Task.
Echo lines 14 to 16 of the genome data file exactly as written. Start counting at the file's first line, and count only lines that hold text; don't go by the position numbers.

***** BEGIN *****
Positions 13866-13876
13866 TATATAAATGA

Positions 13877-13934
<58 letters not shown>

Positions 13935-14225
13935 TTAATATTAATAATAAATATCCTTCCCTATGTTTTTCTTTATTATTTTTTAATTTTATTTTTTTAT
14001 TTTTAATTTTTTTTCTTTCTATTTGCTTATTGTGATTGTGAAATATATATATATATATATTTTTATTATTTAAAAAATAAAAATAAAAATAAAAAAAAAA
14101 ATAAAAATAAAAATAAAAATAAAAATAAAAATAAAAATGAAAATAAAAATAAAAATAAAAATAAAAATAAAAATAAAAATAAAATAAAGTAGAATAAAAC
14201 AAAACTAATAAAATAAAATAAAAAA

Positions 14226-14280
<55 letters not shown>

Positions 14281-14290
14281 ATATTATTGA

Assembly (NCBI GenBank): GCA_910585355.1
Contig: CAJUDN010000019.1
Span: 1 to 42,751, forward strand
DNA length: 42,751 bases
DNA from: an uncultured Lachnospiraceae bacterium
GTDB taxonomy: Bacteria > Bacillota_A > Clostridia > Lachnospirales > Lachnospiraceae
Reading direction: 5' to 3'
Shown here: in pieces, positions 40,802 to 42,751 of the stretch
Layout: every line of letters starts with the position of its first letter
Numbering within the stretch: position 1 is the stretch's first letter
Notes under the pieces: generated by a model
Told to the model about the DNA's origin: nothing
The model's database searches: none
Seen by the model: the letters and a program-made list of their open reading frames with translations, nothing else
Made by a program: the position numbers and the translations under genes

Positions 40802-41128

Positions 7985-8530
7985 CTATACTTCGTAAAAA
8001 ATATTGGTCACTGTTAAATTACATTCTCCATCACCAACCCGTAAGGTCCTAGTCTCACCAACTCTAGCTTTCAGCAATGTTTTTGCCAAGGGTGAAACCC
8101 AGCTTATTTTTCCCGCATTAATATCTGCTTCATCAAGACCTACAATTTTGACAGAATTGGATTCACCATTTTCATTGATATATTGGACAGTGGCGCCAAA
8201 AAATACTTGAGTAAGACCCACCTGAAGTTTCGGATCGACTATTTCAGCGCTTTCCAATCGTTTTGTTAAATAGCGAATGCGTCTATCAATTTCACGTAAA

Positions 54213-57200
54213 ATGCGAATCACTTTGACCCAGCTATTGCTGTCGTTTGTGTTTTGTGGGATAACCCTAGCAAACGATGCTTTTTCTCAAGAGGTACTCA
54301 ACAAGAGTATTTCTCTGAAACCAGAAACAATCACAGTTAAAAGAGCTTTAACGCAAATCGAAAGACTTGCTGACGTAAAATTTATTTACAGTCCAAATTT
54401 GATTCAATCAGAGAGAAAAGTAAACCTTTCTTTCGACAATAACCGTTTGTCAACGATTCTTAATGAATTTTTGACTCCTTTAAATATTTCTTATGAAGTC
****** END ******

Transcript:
Assembly (NCBI GenBank): GCA_910585355.1
Contig: CAJUDN010000019.1
Span: 1 to 42,751, forward strand